Solar Impulse 2 spreads its wings for the public
By David Szondy
April 10, 2014
What has a wider wingspan than a 747, weighs the same as a car, and can fly almost forever without a drop of fuel? If you were in Payerne, Switzerland on Wednesday, you would have seen the answer as psychiatrist and explorer Bertrand Piccard and engineer and entrepreneur André Borschberg unveiled the Solar Impulse 2. The result of 12 years work, the ultra-light, solar-powered airplane will attempt to fly around the world next year relying exclusively on solar power to keep it aloft for days at a time.
Attended by luminaries such as Swiss Councilor Ueli Maurer and Prince Albert of Monaco, and representatives of the various companies that contributed sponsorship and technology to the project, the début of the Solar Impulse 2 marks the culmination of 12 years of effort by 80 technicians. It builds on the success of the previous Solar Impulse, which set eight world records, including a flight across the United States that saw the first day/night flight by a solar-powered plane.
The Solar Power 2 is a single-seater aircraft built of carbon composites with a 72-m (236-ft) wing span, which is larger than that of a Boeing 747-8 and 8 m (26 ft) wider than the previous Solar Impulse. Despite this huge expanse, it weighs only 2,300 kg (5,070 lb), of which 633 kg (1,395 lb) are lithium-ion batteries used to power the plane's four 17.5 hp electric motors that spin the propellers with an efficiency of 94 percent.
During daylight hours, the power to run the plane comes from the top of the wing, which is covered with flexible solar panels that conform to the wing’s curve. A central truss makes up the fuselage, and the wings are formed from a complex latticework of composites. According to Piccard, this new construction is much lighter than the first Solar Impulse with the composite fabric cover weighing a mere 25 g/sq m. The entire plane was also designed for a high degree of reliability to allow it to remain aloft for 12 hours without maintenance, yet keeping the weight trimmed to a minimum.
The solo pilot for the round-the-world attempt will sit in the 3.8 sq-m (40.9 sq-ft) cockpit, which was designed using computer-aided ergonomic simulations and is described as a "business class seat" for the circumnavigator, complete with lumbar massage and the ability to convert into a bunk so the pilot can catch a nap during the five-day ocean crossings. Everything from using an oxygen supply to eating, and even sleeping were tested on the ground using a flight simulator while the pilot’s vital signs were monitored.
To save weight, the cockpit isn't pressurized, nor is it heated. Instead, the pilot relies on an oxygen supply stowed in the cabin area for high altitude flight and both the pilot and batteries are protected against the subzero temperatures by a new insulating foam developed by Bayer.
However, the cockpit is hardly a return to the days of Alcock and Brown. There’s an autopilot that the designers refer to as a "virtual co-pilot" that can alert the pilot in an emergency via a wrist-mounted alert buzzer, and the flight will be followed by a ground-based mission control that measures 50,000 parameters to modify the flight plan while under way. Communications with control is by means of a satellite communications system by Swisscom, which weighs less than 5 kg (11 lb), and is connected to what the team says is the lightest satellite antenna in the world – it's so light that a Swisscom logo serves as the counterweight.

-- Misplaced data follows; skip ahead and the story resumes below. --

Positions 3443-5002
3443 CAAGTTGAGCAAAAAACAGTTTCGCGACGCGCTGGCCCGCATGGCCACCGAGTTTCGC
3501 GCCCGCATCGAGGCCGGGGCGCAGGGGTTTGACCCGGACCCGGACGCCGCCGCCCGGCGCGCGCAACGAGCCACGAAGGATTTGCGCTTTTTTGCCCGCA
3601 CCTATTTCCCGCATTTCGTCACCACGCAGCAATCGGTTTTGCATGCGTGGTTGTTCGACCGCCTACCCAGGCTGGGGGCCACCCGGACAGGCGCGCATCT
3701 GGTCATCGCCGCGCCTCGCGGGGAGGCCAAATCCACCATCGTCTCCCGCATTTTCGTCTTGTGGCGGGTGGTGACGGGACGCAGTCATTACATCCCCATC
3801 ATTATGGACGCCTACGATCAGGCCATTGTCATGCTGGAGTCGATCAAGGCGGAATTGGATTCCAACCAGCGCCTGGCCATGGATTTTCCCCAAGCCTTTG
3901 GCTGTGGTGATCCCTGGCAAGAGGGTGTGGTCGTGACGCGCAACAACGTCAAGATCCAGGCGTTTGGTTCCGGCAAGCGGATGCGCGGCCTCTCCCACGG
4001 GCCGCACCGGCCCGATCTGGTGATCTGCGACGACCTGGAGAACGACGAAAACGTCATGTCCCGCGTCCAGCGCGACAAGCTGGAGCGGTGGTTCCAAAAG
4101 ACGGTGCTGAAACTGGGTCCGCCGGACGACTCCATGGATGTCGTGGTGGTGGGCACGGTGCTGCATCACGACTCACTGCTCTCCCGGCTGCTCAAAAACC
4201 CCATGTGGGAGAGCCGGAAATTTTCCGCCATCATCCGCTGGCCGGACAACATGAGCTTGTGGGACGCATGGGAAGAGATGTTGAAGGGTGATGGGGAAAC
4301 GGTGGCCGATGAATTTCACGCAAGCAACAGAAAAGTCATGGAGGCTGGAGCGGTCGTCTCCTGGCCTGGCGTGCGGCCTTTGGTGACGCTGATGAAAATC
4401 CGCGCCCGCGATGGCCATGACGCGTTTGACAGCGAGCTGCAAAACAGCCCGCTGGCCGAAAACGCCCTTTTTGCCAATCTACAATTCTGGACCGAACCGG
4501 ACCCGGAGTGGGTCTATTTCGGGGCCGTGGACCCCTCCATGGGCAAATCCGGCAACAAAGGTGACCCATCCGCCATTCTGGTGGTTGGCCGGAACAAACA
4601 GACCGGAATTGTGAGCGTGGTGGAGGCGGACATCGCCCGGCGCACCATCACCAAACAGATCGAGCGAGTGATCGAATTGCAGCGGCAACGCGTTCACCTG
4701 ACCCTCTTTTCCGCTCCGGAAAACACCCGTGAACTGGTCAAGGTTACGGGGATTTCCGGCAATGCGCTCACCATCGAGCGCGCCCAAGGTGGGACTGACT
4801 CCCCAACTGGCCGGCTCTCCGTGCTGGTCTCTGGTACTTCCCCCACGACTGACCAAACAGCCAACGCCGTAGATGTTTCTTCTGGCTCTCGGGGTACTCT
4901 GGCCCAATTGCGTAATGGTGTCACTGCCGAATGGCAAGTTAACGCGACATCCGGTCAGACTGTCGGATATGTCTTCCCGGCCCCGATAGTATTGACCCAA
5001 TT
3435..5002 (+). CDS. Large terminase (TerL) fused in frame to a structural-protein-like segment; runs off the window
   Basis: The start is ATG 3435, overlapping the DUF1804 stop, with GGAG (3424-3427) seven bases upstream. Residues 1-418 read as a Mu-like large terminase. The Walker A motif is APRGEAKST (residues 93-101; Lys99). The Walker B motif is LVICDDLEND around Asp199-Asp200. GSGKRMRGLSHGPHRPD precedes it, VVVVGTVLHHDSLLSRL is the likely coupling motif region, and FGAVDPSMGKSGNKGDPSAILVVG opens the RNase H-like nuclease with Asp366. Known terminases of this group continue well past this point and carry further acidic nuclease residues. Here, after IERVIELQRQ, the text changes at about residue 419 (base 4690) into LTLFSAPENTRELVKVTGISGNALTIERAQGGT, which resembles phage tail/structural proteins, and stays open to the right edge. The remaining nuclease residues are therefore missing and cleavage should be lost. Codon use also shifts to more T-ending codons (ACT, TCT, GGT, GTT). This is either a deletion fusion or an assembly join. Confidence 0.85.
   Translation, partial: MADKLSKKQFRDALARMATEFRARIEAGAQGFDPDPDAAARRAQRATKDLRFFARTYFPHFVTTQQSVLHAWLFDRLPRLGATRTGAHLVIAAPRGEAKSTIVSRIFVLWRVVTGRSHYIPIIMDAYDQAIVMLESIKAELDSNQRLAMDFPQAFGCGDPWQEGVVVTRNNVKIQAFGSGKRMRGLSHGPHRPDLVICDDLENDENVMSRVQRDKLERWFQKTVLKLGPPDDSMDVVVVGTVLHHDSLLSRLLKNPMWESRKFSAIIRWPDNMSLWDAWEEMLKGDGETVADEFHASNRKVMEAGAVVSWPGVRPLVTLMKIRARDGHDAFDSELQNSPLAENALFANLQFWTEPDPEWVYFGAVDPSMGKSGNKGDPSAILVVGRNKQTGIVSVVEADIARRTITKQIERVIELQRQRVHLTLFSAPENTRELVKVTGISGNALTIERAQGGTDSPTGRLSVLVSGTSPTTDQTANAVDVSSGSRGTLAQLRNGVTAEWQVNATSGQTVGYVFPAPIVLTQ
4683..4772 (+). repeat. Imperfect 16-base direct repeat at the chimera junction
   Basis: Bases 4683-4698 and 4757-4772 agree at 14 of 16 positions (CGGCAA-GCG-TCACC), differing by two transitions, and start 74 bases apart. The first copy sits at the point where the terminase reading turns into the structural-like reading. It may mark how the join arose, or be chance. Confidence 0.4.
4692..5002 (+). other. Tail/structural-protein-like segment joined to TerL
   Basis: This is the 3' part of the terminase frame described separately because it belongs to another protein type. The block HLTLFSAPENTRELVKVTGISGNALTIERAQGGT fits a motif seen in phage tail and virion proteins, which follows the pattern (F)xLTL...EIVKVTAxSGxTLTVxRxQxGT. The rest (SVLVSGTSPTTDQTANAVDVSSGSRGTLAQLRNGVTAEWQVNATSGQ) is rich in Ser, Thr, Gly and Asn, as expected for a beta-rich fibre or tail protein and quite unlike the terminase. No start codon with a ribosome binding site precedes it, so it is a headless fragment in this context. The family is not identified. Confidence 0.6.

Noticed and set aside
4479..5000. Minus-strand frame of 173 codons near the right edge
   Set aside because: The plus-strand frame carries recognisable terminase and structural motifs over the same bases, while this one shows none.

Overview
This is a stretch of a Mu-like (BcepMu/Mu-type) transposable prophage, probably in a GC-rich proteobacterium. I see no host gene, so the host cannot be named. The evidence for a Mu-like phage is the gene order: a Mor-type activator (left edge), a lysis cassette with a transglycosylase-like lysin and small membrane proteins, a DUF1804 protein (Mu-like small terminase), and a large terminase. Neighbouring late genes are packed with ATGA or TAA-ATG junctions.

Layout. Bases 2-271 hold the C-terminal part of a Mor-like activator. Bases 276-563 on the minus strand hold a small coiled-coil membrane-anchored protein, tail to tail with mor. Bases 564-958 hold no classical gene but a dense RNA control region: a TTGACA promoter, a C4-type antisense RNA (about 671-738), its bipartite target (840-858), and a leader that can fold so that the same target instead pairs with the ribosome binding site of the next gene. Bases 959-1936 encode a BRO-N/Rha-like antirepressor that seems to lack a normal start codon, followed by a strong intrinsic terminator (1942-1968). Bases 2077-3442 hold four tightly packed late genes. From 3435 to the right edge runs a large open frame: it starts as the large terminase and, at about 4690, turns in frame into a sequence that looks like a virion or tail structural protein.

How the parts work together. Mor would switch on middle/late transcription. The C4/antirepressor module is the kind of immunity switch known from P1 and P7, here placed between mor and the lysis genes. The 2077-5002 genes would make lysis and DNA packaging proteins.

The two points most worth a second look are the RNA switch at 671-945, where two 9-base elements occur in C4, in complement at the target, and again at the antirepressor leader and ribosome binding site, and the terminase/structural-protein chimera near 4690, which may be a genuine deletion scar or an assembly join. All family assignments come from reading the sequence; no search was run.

The Solar Impulse 2 isn't fast, with a top speed of 45 mph (72 km/h), but Piccard says that its endurance is that if its pilot. It operates at 28,000 ft (8,500 m) during the day as it stores solar energy, then descends during the night, using the drop in altitude to maintain airspeed without drawing on the batteries, until it reaches a second cruising altitude between 6,000 and 9,000 ft (1,800 and 2,700 m) and goes back on battery power.
Despite all this, the plane is very heavy to control in turbulence. Taking off and landing are scheduled for early morning and after dark to avoid turbulence and heavy air traffic. This restricts takeoff and landings to very calm conditions, and landing and takeoff need to be carefully planned in advance because the plane has a minimal undercarriage. This means that to keep the wings stable on takeoff and landing, the ground crew use electric bicycles to hold the wings up on takeoff and catch them again on landing like a very low budget version of Thunderbirds. They grab on to posts suspended from the plane, which are also equipped with small wheels, so the Solar Impulse 2 can make emergency landings.
Piccard, compares this to conditions of the earliest heavier-than-air aviators and calls the Solar Impulse 2 the start of a new cycle of aviation.
As to the future, ground tests are under way, which will be followed by flight tests in Switzerland in May, a public air show debut later this year, and the round-the-world attempt in March 2015. If all goes according to schedule, the Solar Impulse 2 will fly over the Arabian Sea, India, Burma, China, the Pacific Ocean, the United States, the Atlantic Ocean and Southern Europe or North Africa before returning to its starting point in the United Arab Emirates. Along the way, the plane will land periodically to change pilots and participate in public events.
'A vision counts for nothing unless it is backed up by action. With eight world records for Solar Impulse 1, the first solar aircraft capable of flying during the night, crossing two continents and flying over the United States, we have shown that clean technologies and renewable energies can accomplish the impossible,” says Piccard.
The video below shows Solar Impuse 2's début.
Source: Solar Impulse
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